MAY 18, 1944
WASHINGTON, Wednesday—Yesterday the ladies of the Cabinet, Mrs. Wallace and I entertained the Senate ladies at our annual picnic lunch on the lawn. We have been fortunate in having good weather almost every year. Yesterday was one of the nicest days we have ever had. I think the weather man must take a special interest in this party, for on many occasions parties planned for the garden had to come indoors, but never to date when the Senate ladies were coming.
I am very interested in the stories which are now being sent to me about the efforts which various industries are making to prepare themselves to employ handicapped people in their plants. This is being done largely as a patriotic gesture with the idea of re-training war veterans, but I think it will have a lasting effect on the employment of all handicapped people.
Two thrilling stories have come to me recently. One, of a man who was blind and a deaf mute, and yet strongly felt the urge to do something for the war. He presented himself at a plant, and traced the following words on the palm of the interviewer's hand: "I can't see, I can't hear, I can't talk, but I can work." They trained him, and his highly developed sense of touch and his great desire to learn proved great assets. He was hired as a bench-hand in the repair department where defective parts are inspected and sorted to salvage metal for future use. Now, less than a year later, he is outproducing his co-workers three to one, is working full time and is earning full time pay.
But the remarkable part of the story is not that he managed to go to work. It is that he has a very high record of steady hours of work, month in and month out. He comes to work all alone, transfers twice to reach the plant, and those who work with him have caught something of his fine spirit. They recognize his courage. In spite of his handicaps, he has kept a sense of humor and an understanding and appreciation of other human beings. All of these qualities make him a valuable co-worker, who puts to shame anyone who might feel entitled to let down in his efforts.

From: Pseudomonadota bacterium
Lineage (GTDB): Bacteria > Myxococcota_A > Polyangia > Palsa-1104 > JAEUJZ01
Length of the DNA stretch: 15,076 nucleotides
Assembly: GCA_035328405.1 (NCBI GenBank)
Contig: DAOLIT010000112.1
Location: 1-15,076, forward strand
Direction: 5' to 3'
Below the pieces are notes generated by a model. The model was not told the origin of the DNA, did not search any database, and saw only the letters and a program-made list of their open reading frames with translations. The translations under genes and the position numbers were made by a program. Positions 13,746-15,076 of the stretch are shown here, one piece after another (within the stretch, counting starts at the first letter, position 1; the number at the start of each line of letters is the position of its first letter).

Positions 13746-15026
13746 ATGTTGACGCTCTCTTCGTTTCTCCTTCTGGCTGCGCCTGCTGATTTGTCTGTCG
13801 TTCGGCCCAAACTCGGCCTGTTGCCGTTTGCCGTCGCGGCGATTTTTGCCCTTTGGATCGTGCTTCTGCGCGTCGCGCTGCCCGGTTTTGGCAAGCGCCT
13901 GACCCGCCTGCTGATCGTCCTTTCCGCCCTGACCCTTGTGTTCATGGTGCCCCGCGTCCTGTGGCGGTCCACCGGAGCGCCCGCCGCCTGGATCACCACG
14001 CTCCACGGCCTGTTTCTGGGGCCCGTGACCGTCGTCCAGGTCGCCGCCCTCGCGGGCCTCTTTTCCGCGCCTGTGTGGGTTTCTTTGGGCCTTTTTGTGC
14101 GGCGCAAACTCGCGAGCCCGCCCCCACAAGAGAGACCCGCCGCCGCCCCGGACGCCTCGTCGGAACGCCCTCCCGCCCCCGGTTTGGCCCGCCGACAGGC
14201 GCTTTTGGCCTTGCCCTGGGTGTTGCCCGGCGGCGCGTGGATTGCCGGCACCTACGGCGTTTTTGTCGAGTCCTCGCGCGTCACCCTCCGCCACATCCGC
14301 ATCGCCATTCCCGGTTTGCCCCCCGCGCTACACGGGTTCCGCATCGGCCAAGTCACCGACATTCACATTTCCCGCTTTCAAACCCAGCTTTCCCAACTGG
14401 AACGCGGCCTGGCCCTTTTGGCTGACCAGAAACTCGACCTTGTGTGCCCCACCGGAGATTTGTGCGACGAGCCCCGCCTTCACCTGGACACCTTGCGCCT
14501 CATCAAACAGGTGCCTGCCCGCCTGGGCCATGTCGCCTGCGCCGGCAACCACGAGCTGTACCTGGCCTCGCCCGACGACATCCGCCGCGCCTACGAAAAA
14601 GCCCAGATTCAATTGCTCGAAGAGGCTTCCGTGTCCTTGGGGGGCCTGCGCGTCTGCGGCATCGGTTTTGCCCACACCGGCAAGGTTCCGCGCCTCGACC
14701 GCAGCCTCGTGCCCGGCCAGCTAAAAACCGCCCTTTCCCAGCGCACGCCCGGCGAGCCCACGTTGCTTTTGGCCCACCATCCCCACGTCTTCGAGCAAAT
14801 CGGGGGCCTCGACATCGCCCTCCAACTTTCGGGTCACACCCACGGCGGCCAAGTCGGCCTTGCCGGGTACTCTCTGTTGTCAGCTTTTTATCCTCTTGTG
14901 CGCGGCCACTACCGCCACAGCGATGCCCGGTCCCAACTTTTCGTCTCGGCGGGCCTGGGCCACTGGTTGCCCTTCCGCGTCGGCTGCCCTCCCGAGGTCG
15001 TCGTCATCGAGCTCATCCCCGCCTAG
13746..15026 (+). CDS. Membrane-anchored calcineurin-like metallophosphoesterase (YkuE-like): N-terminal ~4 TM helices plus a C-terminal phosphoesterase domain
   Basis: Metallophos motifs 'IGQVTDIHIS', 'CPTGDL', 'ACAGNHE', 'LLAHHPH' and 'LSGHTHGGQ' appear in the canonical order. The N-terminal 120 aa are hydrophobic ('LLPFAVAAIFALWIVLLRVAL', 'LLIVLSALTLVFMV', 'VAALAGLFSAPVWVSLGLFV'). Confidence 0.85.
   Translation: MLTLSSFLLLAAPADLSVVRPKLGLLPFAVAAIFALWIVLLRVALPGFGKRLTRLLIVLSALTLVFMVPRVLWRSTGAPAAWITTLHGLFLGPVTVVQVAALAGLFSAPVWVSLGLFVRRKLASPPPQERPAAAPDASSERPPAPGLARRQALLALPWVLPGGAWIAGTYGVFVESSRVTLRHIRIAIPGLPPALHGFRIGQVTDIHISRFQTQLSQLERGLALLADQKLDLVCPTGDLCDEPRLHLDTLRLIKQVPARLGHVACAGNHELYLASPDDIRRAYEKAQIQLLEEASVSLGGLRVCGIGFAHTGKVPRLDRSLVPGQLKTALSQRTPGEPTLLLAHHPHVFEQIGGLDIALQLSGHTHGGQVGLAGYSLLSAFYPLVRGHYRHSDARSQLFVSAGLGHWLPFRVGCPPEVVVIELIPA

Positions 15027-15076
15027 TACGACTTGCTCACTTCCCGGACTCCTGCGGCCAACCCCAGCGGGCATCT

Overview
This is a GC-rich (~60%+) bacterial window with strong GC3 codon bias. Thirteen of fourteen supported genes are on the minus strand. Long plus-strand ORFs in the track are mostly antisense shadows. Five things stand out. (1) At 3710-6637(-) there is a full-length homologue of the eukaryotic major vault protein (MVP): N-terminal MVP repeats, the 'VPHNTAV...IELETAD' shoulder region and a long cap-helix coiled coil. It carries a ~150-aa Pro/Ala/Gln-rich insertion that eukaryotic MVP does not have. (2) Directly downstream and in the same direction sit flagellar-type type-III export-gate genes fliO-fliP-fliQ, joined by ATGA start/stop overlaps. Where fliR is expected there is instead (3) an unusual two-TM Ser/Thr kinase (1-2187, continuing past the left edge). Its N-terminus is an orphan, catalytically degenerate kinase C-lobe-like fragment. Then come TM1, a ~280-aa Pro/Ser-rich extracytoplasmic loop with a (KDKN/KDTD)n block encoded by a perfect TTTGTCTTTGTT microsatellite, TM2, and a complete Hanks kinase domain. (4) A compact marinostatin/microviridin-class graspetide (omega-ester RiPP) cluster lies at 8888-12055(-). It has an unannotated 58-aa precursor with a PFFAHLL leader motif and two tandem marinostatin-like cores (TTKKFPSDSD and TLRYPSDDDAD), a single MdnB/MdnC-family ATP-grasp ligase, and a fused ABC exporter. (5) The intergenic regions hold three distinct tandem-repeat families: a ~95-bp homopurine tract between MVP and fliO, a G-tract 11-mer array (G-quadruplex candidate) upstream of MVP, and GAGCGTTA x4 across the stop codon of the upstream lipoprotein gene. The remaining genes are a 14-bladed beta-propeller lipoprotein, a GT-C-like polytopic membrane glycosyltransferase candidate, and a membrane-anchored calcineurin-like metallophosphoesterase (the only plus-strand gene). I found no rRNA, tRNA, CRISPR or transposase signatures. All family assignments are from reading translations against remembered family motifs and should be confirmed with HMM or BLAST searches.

The other story was of a Czechoslovakian who spent many years on relief because of a stroke which paralyzed one side of his body. Finally, he was retrained, and he became a welder in spite of a paralyzed hand and arm. He is now earning $45 a week. He is a man again, life has changed, and out of his salary, he is weekly repaying something to the government. He says he will continue to do this until he has returned all that was given to him during the years when he accepted relief. The doctor who told me about him said that when he was given a prize last year, the expression on his face was one of the most moving he had ever seen. To the doctor, he seemed to epitomize all of the oppressed people in Europe and their determination to triumph and again win freedom.
(COPYRIGHT 1944 BY UNITED FEATURE SYNDICATE, INC.)
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About this document
My Day by Eleanor Roosevelt, May 18, 1944
Digital edition created by The Eleanor Roosevelt Papers Project The George Washington University 312 Academic Building 2100 Foxhall Road, NW Washington, DC 20007
- Brick, Christopher (Editor)
- Regenhardt, Christy (Associate Editor)
- Black, Allida M. (Editor)
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